Enikuomehin, O.A’s Research


  • PATHOLOGY OF WHEAT (Triticum aestivum L.) IN SOUTH WESTERN NIGERIA: Wheat cultivation is not traditional to South Western Nigeria.  However, the prospect of its cultivation as a rain-fed crop was the focus of my research into the pathology of the seed and whole plant.  My research identified the specific fungal pathogens of the different diseases of rain-fed wheat as well as the pathogenic potentials of the seed-borne mycoflora.  Interfungal interactions among some of these pathogens were revealed while two control options; plant ash and synthetic fungicides were elicited for the management of rain-fed wheat disease in South Western Nigeria.  Ref: (Articles 2, 3, 4, 8, 9, 13 & 22).
  • PATHOLOGY OF SESAME (Sesamum indicum L.) IN SOUTH WESTERN NIGERIA: Sesame is a crop that has just been introduced to South Western Nigeria.  Current research efforts in this regard served to give basic information.  My research efforts have served to identify major field diseases of sesame (and the impact of climatic factors on disease development).  Appropriate planting dates were determined with reference to incidence and severity of this disease.  A new easily adoptable incidence and severity index was developed for this disease while the management of the disease through the use of plant extracts, synthetic fungicides and intercropping were achieved in my studies (Ref. Articles: 5, 6, 7, 16, 21, 26, 27 & 28). My research into the seed pathology of the crop also revealed a major impediment to seed health studies – ambiguous record of seed colour.  Interfungal interactions on the sesame seed has been revealed by my studies, as a bad tool for further insight into the seed pathology of sesame seed disease management through salt density and plant extracts treatments were also achieved by my research (Ref: Articles 15 & 25).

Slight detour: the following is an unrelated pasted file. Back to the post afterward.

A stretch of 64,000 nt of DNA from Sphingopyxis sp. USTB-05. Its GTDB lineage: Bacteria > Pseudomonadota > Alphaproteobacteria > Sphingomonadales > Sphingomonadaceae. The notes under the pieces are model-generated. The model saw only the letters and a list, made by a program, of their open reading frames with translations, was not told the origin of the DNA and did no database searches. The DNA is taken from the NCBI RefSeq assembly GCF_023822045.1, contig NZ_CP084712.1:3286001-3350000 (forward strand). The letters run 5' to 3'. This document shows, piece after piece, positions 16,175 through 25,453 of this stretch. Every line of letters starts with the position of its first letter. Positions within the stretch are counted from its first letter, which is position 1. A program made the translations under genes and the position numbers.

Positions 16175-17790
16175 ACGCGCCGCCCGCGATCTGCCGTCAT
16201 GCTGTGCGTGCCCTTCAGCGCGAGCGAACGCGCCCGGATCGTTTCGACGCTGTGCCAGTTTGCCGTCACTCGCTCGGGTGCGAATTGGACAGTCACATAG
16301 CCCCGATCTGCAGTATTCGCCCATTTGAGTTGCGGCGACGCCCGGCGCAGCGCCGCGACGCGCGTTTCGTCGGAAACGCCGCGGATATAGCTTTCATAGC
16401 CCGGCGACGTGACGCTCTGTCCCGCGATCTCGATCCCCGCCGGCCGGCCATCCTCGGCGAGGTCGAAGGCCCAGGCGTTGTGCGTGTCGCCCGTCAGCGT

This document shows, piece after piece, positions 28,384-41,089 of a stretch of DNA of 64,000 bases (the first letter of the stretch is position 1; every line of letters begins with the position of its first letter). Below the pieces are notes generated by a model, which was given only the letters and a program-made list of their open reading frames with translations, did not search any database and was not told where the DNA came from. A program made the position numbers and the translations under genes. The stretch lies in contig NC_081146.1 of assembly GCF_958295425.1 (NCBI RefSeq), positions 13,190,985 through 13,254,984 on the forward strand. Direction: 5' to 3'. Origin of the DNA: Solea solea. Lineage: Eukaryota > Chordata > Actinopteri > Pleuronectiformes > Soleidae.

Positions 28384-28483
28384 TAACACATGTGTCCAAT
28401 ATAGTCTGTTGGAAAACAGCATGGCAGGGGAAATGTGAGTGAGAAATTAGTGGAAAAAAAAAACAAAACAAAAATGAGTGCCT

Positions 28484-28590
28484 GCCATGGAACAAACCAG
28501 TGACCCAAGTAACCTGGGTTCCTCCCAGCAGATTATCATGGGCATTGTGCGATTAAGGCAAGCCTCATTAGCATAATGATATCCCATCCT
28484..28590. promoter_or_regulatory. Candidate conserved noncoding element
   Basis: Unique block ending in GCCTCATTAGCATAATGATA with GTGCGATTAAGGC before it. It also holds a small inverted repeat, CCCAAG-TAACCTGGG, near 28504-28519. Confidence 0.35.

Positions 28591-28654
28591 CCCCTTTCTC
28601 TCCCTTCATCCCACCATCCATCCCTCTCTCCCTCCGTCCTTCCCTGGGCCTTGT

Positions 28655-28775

• SEED HEALTH AND MYCOTOXINS: My research into the health of pigeon pea (Cajanus cajan L.) and maize (Zea mays L.) and other crops have served to establish the presence of mycotoxins (Aflatoxin B1 and Fumonisin B1) and mycotoxigenic fungal species in seed as well as their rapid detection through a simplified medium.  Early harvesting (between 30-35 Days after Tasselling) of maize was discovered to prevent infection of seeds by Fusarium monilliforme, F. graminearum, Botrydiplodia theobromae and Dreschlera maydis.  Studies also showed that pigeon pea stored in jute bags or iron bins for 3-5 months are free from aflatoxin just as oven or smoke drying of ‘egusi’ melon (Colocynthis citrullus L.) seeds reduced Aspergillus flavus contamination.  (Ref: Articles 1, 11, 14, 17, 18).
  • MYCOLOGY, BIOCONTROL AND OTHER STUDIES ON TOMATO, (Lycopersicon esculentum L.) COCOA (Theobroma cacao L.) AND COWPEA (Vigna unguiculata L. Walp): My research efforts also established the synergistic value of mycorrhizal fungi Glomus Spp to tomato seedlings as well as the potential of microbial antagonists (Bacillus spp and Aspergillus spp) isolated from tomato fruit and leaf surfaces to reduce tomato fruit rots.  The efficacy of some plants extracts in the management of tomato fruit was established by my studies.  The susceptibility of local cocoa germplasm to black pod disease was evaluated in a study while the potential of bee-propolis and some plants extracts in the management of anthracriose disease of cowpea was established by my research efforts.  (Ref. Articles: 10, 12, 19, 20, 23, 24 & 29).


Last Updated on March 7, 2012 by admin

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